These last few years, he’s been impressed with the quality of galleries that have opened up this way, including the Haynes Gallery in Thomaston and Dowling Walsh in Rockland. They complement established galleries like Caldbeck Gallery in Rockland very well, he said.

When retail space opened up last fall on Main Street, between the Thomaston Cafe and the Personal Book Shop, Crotty moved quickly at the opportunity. He shares an interior door with the bookstore.

So far, so good.

“I think you have a better chance to bring exceptional work to the attention of people up here. Portland is just a maze,” he said. “There are probably too many galleries, too many people trying to act like artists and too many people trying to act like dealers. More and more and more is not necessarily better — and most likely, it’s less.”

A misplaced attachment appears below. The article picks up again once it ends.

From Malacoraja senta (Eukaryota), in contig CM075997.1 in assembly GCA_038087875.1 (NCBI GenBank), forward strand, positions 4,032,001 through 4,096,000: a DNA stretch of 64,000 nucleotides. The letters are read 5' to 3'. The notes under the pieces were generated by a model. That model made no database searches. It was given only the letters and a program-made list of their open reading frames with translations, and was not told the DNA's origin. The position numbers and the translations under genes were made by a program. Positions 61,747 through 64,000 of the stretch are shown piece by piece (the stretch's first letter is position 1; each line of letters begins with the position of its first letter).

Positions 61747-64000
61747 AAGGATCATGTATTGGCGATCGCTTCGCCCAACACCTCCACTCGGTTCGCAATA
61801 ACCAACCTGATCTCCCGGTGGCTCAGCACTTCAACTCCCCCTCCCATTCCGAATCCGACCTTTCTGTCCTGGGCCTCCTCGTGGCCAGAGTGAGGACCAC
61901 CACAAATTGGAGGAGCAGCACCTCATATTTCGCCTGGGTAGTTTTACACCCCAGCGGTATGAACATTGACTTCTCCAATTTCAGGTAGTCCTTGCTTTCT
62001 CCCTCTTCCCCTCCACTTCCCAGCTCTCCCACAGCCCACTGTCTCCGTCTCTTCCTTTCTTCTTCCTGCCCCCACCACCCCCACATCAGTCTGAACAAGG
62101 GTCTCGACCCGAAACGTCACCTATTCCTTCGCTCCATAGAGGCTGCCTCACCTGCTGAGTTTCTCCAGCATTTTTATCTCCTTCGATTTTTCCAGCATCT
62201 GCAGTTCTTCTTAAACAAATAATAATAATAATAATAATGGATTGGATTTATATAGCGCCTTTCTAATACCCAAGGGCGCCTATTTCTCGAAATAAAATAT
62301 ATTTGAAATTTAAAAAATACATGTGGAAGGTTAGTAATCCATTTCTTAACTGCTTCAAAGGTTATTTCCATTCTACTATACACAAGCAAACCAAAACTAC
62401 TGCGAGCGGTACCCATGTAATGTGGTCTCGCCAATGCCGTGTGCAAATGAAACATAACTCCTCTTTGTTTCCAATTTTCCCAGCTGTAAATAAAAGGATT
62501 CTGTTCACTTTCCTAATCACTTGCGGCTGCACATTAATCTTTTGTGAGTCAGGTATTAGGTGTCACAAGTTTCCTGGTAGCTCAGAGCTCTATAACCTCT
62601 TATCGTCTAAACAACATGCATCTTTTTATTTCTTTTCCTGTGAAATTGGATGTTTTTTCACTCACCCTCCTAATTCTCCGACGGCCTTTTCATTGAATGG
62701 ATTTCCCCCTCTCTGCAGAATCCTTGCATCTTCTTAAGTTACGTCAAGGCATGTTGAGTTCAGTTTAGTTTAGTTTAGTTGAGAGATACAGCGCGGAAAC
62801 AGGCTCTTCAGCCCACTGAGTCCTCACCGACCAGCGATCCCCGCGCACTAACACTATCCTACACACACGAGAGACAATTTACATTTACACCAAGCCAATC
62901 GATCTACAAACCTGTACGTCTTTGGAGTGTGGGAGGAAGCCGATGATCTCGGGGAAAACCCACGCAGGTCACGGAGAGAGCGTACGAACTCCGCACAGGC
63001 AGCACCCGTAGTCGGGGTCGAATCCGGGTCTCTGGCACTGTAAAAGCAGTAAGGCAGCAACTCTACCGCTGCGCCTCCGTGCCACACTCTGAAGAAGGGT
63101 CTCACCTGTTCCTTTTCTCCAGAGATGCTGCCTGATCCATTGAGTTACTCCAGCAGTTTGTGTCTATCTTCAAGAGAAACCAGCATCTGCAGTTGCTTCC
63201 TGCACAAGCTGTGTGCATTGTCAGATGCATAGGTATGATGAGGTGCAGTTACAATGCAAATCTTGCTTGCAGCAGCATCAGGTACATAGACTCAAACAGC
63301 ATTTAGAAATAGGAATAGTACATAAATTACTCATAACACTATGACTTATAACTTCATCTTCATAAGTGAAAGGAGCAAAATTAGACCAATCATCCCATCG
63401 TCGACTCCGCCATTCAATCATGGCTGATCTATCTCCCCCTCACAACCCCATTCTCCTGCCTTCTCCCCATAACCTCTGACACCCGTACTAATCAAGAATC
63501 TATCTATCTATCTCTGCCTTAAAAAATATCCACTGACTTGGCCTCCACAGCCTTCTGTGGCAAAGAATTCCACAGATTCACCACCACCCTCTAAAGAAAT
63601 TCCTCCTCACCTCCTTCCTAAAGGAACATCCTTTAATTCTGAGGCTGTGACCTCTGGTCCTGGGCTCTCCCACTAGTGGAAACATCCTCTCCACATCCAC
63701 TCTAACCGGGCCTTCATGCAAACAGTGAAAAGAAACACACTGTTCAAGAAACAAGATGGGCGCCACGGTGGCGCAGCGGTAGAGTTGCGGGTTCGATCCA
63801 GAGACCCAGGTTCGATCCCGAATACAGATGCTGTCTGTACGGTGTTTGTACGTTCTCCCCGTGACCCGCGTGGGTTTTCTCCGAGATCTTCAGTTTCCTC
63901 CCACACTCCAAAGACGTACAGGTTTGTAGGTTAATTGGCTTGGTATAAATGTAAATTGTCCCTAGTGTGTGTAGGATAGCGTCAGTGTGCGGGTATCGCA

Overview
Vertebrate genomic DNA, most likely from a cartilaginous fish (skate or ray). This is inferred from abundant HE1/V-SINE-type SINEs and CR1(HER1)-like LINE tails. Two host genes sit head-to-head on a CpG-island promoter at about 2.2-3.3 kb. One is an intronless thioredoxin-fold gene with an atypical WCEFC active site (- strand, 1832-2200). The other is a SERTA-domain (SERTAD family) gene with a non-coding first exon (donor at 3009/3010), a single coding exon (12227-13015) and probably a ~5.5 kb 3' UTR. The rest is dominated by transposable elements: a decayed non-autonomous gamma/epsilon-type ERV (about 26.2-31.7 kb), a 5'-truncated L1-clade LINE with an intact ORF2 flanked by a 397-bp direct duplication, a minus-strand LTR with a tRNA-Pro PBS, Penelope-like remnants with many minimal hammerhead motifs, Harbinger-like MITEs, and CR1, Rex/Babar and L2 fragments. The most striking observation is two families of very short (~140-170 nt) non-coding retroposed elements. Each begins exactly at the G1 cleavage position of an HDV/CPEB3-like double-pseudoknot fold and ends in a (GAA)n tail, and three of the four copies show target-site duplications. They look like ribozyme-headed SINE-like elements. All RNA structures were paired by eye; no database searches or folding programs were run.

He may be right. It may just be that the Portland area is saturated with artists and galleries. Or it may simply be a matter of taste.

Either way, Crotty senses that he’s found a comfortable new home.

“Thomaston is a coming place. It’s close enough to Rockland and the Farnsworth to be a part of that scene,” he said. “In Freeport, I used to listen to my best customers talk about their trip up the coast to the galleries.”

Now he’s part of that community while keeping his toe in the water in the Portland area.

The Sisson show is drawing attention from folks up and down the coast. It includes almost two dozen finely crafted paintings, all from Maine and most completed in the last decade or so.